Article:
At University High School, we began this school year with a question: what makes a meaningful life?
Over the summer, students and teachers read The Shepherd’s Life by James Rebanks, and in August we talked as a school about Rebanks’s journey to discovering his meaningful life.
This notion of a meaningful life, of course, has been examined for centuries. In January, Scientific American ran an article by Emily Esfahani Smith, a journalist who is intrigued by our pursuit of finding meaning. In that article she writes, “The happiness frenzy distracts people from what really matters, which is leading a meaningful life. Human beings have a need for meaning. We’re creatures that seek meaning, make meaning, and yearn for meaning. The question is—how can we lead a meaningful life? The route to meaning lies in connecting and contributing to something bigger than yourself.”
John Noltner at University High School
To continue our school’s exploration of a meaningful life, we invited award-winning writer, photographer, and peace activist John Noltner, to University. Best known for his work, “A Peace of My Mind: Exploring the Meaning of Peace, One Story at a Time,” Noltner exemplifies the notion of “connecting and contributing to something bigger than yourself.”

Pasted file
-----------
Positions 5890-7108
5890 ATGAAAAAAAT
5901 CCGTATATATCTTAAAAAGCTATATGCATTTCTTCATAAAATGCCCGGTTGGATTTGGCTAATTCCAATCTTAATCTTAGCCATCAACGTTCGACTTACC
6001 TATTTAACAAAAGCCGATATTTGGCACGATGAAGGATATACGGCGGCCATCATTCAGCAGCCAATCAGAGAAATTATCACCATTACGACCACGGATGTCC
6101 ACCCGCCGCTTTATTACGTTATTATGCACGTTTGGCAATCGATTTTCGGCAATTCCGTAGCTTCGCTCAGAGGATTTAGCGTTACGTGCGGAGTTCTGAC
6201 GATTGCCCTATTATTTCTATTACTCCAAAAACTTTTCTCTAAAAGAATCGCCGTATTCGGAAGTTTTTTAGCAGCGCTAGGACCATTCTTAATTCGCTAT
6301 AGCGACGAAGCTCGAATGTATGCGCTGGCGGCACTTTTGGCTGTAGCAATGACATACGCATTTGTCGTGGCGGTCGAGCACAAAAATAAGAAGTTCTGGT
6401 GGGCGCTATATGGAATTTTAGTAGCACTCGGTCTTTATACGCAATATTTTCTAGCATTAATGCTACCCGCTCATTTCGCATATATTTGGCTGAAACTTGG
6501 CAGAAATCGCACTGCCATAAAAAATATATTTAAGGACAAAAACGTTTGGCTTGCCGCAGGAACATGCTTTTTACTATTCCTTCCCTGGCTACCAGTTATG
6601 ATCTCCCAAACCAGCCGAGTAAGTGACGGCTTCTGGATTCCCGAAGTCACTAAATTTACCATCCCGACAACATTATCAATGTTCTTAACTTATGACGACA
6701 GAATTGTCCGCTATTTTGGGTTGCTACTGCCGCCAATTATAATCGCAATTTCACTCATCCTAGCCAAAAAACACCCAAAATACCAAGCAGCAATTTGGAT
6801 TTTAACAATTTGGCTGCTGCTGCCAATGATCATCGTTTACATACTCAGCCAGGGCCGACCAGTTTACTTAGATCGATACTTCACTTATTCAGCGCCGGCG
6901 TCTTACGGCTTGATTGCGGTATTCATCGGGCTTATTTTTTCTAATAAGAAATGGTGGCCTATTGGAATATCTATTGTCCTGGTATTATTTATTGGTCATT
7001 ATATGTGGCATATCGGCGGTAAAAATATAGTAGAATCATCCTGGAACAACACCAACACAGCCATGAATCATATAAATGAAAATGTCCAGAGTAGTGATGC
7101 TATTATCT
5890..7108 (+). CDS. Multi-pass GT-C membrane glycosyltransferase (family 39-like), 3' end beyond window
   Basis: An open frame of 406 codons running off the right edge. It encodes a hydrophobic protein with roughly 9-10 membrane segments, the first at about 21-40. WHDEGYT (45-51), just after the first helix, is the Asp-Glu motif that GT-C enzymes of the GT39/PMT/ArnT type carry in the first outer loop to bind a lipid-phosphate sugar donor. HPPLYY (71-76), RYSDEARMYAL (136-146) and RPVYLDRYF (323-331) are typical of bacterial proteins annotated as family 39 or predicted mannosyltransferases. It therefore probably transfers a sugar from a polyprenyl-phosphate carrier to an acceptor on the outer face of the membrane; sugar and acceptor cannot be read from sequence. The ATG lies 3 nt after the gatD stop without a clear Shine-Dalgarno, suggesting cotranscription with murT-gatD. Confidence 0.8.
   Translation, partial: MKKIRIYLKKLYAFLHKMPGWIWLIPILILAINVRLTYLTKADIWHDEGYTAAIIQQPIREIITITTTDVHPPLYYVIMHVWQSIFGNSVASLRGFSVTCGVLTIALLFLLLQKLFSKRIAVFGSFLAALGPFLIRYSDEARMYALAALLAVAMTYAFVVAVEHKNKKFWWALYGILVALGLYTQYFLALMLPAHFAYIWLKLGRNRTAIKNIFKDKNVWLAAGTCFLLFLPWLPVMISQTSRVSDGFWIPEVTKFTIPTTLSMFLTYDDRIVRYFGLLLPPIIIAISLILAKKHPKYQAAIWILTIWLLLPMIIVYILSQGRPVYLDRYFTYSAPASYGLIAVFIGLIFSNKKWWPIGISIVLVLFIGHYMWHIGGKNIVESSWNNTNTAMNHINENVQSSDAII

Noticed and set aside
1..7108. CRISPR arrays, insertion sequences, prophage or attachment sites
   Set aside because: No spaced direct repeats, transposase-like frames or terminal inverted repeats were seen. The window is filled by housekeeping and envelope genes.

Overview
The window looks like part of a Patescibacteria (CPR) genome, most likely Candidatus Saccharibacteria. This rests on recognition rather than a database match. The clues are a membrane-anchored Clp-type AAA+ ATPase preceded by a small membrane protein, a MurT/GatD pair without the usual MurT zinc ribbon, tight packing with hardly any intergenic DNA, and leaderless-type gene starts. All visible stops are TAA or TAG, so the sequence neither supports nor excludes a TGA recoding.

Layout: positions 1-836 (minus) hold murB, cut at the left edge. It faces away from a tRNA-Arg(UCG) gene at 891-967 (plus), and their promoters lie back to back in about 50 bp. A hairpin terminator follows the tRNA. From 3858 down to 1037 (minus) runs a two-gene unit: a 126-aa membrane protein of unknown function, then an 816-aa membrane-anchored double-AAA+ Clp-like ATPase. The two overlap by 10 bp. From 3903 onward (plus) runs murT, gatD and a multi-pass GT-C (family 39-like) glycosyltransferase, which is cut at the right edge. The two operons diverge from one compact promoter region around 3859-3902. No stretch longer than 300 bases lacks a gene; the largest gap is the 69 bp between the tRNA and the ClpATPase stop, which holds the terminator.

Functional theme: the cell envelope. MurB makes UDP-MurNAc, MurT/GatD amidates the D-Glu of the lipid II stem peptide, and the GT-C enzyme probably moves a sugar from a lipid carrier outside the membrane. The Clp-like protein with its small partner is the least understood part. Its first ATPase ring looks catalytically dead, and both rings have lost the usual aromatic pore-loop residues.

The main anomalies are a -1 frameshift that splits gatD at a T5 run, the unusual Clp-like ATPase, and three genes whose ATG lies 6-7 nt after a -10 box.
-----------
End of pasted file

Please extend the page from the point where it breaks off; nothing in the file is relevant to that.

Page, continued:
Noltner arrived on October 20, and with the help of several students, he set up his display and went right to work, talking with students and teachers, working in classes and addressing the school community during an assembly and the greater Indianapolis community in an evening event. The students in Creative Writing class toured the exhibit and created poems inspired by the images and stories of the people in the exhibit. In the leadership class, students considered their connection to leadership and service and heard from Noltner about his. Freshman Language & Literature students had class with Noltner, learning about the tenets of authentic storytelling.
A photographer by trade, Noltner also set up a mini photo booth on our campus. Asked to consider what makes a life meaningful, students, faculty, parents and alumni met with Noltner who took their photographs and created a video that helped to answer that very question. I encourage you to watch the video below. It shows a side to our school that you may not know — and in fact, it opened my eyes to the genuine spirit of who we are and what we believe in.